Library stacks and bow ties and ducks, oh my!

A little peek behind the curtains of this blog…

My husband did such a great job putting together the header graphic for my blog. He volunteered — because he’s so much faster at Photoshop than me and because he’s a sweetie — and he was so good at being able to put together what I described. I wanted more of a vintage, old-cinema feel to the blog, and I’ve always loved the look of film canisters and film reels. So when I described having a film reel behind the blog title (and we’d already been through a discussion and several renditions of Hollywood lights as a border, which just wasn’t gelling), Sam had an “A-ha!” moment and started pounding furiously on the computer. And yes, I mean that literally: the phrase “A-ha” did escape, out loud, from his mouth. So Sam took one of his own photographs, did a sepia wash over it, and inserted that into the film reel graphic. I love the effect! Do you?

The photo is one of library stacks — appropriate — which are in the University of Oregon’s Knight Library. 2nd floor, to be exact. We took a trip down to Eugene in late summer, and I can’t resist visiting libraries wherever we go. Here’s the original photo (above). And I love that with the repetition of the film reel in the header, the bookcases create kind of a bow-tie effect. (Go ahead, scroll up to the top and take another look at the header. I’ll wait.) The hint of bow tie is also appropriate in my mind, and a bit sentimental — I did a program, “Beyond the Bow Tie: Male Librarians in Film” at the 2008 Popular Culture/American Culture Association Conference in San Francisco.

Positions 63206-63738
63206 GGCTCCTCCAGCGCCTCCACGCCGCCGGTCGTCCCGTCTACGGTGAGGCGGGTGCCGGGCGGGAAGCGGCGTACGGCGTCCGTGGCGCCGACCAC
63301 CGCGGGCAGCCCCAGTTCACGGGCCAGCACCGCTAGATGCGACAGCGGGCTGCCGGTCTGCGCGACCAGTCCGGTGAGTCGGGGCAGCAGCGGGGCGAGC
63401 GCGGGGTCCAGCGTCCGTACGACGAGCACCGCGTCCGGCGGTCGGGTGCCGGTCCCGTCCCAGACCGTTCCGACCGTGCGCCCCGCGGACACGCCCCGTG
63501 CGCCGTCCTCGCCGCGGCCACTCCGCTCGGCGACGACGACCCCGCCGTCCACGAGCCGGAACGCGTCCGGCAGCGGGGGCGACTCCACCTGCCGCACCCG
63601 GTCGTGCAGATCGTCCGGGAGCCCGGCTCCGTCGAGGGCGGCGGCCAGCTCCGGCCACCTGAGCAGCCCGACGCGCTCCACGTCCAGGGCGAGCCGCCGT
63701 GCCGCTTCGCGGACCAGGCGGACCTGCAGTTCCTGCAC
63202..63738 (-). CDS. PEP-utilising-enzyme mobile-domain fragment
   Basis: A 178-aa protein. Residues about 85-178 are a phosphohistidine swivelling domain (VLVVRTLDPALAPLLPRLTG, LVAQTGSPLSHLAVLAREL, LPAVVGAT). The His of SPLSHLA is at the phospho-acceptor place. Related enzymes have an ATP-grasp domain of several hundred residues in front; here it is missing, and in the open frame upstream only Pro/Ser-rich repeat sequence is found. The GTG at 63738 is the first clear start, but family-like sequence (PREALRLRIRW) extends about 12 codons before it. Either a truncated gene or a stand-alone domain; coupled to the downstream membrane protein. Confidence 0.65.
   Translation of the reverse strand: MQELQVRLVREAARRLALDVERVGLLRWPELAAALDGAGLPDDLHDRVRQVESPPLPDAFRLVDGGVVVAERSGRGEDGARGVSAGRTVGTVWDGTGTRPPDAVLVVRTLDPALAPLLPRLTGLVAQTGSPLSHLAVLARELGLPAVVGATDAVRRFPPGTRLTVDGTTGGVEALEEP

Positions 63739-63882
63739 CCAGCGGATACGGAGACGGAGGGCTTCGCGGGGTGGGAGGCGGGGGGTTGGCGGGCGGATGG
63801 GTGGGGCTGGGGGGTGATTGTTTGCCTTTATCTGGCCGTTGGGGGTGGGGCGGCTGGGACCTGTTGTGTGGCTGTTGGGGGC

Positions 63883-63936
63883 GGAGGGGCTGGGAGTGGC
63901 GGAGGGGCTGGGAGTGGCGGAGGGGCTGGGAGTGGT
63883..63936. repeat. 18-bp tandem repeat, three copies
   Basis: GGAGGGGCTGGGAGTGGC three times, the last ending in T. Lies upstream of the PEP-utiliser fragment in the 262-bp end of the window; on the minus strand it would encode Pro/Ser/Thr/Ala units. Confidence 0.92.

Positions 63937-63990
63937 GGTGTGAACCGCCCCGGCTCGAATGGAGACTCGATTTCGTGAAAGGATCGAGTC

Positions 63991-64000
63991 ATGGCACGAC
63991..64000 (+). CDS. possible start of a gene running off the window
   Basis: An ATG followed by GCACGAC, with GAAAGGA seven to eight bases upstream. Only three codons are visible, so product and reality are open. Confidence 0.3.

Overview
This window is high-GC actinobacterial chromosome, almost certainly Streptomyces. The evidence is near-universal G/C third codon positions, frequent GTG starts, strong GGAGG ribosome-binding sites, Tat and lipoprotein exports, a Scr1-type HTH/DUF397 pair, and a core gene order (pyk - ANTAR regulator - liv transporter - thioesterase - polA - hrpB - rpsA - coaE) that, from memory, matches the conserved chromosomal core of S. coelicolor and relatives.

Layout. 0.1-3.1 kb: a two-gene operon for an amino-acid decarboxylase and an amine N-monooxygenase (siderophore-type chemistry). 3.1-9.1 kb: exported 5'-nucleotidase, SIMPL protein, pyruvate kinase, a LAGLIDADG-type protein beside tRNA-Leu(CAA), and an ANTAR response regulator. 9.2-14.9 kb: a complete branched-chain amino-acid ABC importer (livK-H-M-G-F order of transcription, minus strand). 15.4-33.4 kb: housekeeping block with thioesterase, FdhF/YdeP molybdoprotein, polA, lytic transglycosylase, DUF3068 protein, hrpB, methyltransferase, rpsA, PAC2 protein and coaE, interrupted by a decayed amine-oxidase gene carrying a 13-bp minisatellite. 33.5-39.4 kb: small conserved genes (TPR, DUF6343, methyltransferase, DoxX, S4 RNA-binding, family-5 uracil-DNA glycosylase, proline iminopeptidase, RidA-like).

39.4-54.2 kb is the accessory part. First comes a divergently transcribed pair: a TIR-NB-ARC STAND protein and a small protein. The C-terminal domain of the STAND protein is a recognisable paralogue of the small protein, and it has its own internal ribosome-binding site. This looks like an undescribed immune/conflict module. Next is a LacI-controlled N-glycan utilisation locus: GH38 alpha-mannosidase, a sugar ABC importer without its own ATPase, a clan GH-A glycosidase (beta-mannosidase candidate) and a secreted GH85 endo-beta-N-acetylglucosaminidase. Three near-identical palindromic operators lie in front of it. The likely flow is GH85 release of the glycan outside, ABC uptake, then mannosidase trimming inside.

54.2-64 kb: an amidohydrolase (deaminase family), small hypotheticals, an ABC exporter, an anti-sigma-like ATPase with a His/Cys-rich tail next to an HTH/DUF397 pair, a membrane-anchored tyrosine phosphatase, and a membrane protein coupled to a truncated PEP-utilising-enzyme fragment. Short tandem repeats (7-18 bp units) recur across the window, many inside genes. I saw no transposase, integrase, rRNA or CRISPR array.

Detail showing the seven engravings over the f...

Knight Library - Image via Wikipedia

Also, you might remember that the University of Oregon also starred as the backdrop of the cult film, Animal House (1978). It is a very beautiful campus, one with lots of trees and lovely corners to sit and think or discuss meaningful (or trivial!) things. And Knight Library (at right), the main library on campus, feels quite majestic and full of grandeur, with all its wrought iron and glass details. I’m so happy to have that Oregonian touch for my blog, as Oregon is now my home.

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